Wine of the week       And not because of bias but because this truly is an interesting, quaffable wine, full of fruit and dark flavours Charles Withington's Darlington Malbec 2012, available from his Darling Wine Shop
An event to put in your diary: Wine Concepts annual Burgundy Tasting at the Vineyard Hotel on Friday the 10th of June. Tickets from them at or You will be able to taste some of the best Chardonnays and Pinot Noirs South Africa produces. And all the wines will be available for sale at a reduced price.
Food Fact: A little rice in your salt shaker will keep the salt dry and free flowing.
We must apologise. Lynne always tests a recipe before publishing it and that is what we should have done this week. The chocolate Mousse cake is indeed a wonderful rich delight but there were a couple of problems with the recipe we printed, which Lynne discovered when she made it on Saturday..
Sugar was in the ingredient list, but nowhere in the recipe was it mentioned. You add it with the ground almonds
The chocolate we used was very dark and had almost no sugar. When Lynne made the mousse, she realised that it was too bitter and dry without the addition of a little sugar, so if you make the mousse, do taste it and, if it needs it, add a small amount - to your own taste - of icing sugar when adding the eggs. Also, chocolate should not ever be melted without some liquid or it can seize. So she has adapted the recipe slightly to prevent this and allow you to make a lighter mousse. Here is the revised recipe, with a photograph.
Chocolate Mousse Cake Revised
125g dark bitter chocolate – 100g butter – 100g caster sugar – 15ml rum or brandy - 15ml strong black coffee -100g ground almonds – 3 eggs, separated
Break up the chocolate into a glass bowl, add the butter, rum or brandy and the coffee and heat gently in the microwave or over a pan of hot water until melted. Take off the heat and stir in the ground almonds and the sugar. Beat the egg yolks well, then stir them into the chocolate mix. Stiffly whip the egg whites and then fold them gently into the mixture. Take a 23 cm spring form cake tin with a removable base, line it with a disk of baking paper and lightly grease the sides with butter, or with a ring of baking paper. Pour in the mixture, put the tin on a baking sheet and bake in a low oven, 150ºC for about 45 minutes. This cake is very fragile. Leave to cool in the tin.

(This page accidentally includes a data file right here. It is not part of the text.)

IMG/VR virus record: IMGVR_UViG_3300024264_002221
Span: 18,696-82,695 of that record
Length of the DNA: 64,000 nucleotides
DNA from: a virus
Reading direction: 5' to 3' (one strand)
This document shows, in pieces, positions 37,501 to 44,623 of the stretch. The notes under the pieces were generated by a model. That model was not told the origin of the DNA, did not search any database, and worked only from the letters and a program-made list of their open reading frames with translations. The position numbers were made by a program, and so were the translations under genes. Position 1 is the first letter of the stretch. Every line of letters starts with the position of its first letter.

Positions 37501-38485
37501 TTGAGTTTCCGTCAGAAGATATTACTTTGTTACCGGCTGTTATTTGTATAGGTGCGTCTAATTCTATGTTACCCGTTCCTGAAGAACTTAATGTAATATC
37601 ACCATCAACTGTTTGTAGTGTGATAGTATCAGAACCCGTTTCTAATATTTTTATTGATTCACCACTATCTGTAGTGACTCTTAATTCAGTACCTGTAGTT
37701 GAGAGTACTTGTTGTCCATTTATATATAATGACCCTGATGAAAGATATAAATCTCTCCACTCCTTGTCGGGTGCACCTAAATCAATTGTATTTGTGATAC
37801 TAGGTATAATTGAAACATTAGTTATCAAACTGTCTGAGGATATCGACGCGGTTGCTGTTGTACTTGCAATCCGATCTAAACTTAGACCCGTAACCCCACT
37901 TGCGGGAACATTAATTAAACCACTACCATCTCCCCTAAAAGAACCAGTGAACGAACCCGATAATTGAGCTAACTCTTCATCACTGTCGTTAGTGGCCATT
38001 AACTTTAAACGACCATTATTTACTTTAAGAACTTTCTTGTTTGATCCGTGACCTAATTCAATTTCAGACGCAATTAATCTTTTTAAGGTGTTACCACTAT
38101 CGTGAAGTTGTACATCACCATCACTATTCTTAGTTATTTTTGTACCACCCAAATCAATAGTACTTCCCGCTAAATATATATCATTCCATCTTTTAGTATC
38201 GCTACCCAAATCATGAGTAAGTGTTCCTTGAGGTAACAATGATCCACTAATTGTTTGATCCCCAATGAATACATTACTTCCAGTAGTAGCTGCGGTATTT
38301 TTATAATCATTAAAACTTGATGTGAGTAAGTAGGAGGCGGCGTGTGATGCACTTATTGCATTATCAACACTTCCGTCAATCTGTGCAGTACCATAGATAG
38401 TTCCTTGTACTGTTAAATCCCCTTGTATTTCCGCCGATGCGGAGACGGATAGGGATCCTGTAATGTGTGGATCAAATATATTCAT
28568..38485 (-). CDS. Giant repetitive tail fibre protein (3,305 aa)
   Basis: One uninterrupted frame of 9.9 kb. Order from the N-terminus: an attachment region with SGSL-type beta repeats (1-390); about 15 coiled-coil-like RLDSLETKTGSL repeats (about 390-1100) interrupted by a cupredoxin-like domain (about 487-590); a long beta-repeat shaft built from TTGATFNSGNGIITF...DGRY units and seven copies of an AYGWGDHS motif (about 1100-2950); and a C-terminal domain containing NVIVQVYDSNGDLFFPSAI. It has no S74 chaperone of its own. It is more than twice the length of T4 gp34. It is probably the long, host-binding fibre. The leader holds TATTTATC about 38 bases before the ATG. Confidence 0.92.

Optional but recommended: Just before you add the mousse topping, sprinkle over a small glass of Framboise liqueur or another fruit flavour you like. We used Pear William. You can also use Frangelico or Amaretto. If you do not use alcohol, you can use a little fruit syrup.
The Mousse
300g plain dark chocolate, broken into pieces - 1 T brandy - 2 T of the cream - 4 eggs, separated - 300ml whipping cream - Optional: 20 to 50g icing sugar
For the mousse, melt the chocolate in a large bowl in the same way, with the brandy and cream and allow to cool until lukewarm. Use another 1T of cream if not using alcohol. Using an electric beater, whisk the eggs whites to stiff peaks. Then softly whip the remaining cream in another bowl until thickened but not as far as soft peaks.
Stir the egg yolks into the chocolate, then fold the cream into the mixture. Taste and if the chocolate you are using is very dark and has very little sugar, you may at this stage like to add a little icing sugar. Gently fold in a quarter of the eggs whites, then the rest, and then spread the mixture over the cake base and keep in the fridge overnight. Release the sides of the spring form tin and using a pallet knife carefully smooth the sides of the mousse if untidy. Very carefully transfer to a pretty cake plate and sprinkle with a little dark cocoa powder and top with a few raspberries or chocolate curls

18th May 2016